Fibonacci Coding: for Fun, if not Profit.

Suppose we want to send a message to a friend using as few bits as possible… And let’s also suppose that this message consists of unit-normally-distributed real numbers. Now, it turns out that it’s really really expensive to send arbitrary precision real numbers: You could find yourself sending some not-previously-known-to-man transcendental number, and just have to keep listing off digits forever. So, in reality, we allow some amount of noise tolerance in the encoding.

This is a good problem to sink some effort into: Lots of data is roughly normally distributed, and if you’re sending some machine learned representation, you can introduce some regularization to ensure that the data is close to unit-normal. (This is, for example, the whole idea behind Variational Auto Encoders.)

I’ll start with a quick outline of a standard solution, and then we’ll go into a half-baked idea involving Fibonacci codes and space filling curves.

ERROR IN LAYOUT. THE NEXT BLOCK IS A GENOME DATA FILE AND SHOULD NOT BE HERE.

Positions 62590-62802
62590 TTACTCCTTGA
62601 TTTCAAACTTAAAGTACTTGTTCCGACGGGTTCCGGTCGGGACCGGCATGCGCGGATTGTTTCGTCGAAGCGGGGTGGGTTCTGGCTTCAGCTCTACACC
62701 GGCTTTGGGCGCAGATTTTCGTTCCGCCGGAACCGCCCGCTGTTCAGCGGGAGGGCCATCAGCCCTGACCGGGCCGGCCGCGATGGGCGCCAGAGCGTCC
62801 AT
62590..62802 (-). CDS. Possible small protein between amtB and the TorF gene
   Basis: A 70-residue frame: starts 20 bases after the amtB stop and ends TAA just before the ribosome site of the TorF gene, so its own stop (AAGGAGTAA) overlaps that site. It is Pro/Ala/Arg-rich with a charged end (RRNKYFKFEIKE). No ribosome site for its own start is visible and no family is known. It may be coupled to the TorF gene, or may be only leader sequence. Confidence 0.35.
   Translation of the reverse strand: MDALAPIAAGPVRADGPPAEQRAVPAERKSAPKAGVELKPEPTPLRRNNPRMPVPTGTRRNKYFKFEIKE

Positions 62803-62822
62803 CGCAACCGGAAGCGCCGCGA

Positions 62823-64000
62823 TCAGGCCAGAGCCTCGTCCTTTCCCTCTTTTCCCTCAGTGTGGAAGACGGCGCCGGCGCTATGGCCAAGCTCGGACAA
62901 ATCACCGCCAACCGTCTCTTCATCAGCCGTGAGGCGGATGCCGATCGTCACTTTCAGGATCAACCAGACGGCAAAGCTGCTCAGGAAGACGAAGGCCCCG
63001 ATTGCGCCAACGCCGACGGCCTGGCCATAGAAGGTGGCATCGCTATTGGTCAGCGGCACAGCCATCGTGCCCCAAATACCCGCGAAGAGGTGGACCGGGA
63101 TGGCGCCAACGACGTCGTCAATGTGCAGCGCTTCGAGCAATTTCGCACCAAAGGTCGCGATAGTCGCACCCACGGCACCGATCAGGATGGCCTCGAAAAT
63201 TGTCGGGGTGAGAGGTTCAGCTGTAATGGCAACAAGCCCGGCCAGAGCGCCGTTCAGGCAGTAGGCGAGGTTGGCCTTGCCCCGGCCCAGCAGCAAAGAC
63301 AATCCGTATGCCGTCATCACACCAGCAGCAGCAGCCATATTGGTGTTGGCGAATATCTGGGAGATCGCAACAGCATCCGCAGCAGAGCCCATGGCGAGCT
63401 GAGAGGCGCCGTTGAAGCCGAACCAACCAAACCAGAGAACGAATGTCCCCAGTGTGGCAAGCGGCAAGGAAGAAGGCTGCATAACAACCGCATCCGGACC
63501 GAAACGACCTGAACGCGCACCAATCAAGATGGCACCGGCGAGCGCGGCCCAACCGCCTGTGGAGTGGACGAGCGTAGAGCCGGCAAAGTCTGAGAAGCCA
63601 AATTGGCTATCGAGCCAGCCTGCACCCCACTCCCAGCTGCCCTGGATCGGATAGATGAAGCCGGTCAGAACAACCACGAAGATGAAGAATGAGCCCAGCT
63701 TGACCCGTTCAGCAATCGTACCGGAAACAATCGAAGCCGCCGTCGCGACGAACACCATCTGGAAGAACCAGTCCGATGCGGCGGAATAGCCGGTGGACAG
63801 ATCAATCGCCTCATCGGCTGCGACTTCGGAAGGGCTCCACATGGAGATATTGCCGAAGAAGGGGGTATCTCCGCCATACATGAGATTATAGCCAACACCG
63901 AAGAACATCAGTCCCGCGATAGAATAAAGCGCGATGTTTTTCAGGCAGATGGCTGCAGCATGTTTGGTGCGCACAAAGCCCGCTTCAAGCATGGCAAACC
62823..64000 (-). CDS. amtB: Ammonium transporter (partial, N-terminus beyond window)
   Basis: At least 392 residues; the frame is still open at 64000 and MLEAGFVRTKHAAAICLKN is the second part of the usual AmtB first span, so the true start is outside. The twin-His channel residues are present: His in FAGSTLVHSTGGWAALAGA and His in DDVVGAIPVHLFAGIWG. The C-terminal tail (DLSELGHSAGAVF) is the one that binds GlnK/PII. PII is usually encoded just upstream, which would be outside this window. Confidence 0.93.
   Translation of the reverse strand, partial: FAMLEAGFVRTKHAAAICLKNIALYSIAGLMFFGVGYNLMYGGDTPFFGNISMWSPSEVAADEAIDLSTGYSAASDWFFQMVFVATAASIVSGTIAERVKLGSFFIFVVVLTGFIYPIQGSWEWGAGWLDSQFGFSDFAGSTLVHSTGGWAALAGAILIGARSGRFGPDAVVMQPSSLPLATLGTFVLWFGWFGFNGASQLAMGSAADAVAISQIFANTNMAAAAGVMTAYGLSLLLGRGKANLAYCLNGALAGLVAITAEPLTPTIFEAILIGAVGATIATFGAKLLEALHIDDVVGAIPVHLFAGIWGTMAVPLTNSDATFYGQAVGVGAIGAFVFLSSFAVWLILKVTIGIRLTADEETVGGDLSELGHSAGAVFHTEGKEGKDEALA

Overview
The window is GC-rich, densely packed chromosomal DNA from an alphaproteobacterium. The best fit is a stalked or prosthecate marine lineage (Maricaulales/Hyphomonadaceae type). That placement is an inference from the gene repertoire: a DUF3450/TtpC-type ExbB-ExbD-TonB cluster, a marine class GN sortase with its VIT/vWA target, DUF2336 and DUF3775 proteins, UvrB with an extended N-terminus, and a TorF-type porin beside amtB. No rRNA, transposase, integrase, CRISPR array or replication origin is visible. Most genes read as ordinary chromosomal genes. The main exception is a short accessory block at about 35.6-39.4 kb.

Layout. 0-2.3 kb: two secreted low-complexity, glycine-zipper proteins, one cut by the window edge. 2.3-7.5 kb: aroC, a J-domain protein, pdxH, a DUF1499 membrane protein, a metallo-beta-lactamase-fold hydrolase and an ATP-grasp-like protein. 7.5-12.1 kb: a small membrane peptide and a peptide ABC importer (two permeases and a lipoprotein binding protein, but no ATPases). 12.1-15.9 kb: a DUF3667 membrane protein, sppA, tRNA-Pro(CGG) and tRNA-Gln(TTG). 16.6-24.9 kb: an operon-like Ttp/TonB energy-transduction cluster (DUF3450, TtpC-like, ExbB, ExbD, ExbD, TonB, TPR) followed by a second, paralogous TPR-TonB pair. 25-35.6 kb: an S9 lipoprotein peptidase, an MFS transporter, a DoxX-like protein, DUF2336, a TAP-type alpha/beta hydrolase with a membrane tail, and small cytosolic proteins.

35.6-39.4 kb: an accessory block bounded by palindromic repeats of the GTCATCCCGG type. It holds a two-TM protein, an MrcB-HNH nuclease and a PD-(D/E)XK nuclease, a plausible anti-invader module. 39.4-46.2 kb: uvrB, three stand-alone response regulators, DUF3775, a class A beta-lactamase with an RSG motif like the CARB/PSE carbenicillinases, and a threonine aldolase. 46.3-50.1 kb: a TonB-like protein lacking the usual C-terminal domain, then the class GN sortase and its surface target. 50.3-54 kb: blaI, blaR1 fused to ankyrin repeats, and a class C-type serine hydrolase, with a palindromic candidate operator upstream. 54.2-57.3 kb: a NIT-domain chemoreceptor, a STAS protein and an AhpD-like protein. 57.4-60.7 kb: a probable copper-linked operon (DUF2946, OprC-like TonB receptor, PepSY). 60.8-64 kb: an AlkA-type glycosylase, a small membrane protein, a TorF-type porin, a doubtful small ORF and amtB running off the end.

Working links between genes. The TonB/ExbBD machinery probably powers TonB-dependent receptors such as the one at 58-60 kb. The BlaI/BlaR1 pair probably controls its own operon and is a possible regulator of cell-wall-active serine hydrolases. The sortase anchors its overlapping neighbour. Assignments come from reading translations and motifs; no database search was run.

The basic idea comes in two parts:

  • First, Fibonacci coding lets you encode an arbitrarily large integer, without having to send the length of the integer before hand. (There’s a bunch of similar schemes you can use here, but the Fibs are fun and interesting.)
  • Second, map the integers into the reals in a way that covers the normal distribution in a ‘progressive’ way, so that we can use small numbers if we don’t need high precision, and only use bigger numbers as we need more precision.

At the end we’ll run a few empirical tests and see how well the scheme works, and point to where there’s room for improvement.

Fibonacci Coding: for Fun, if not Profit.
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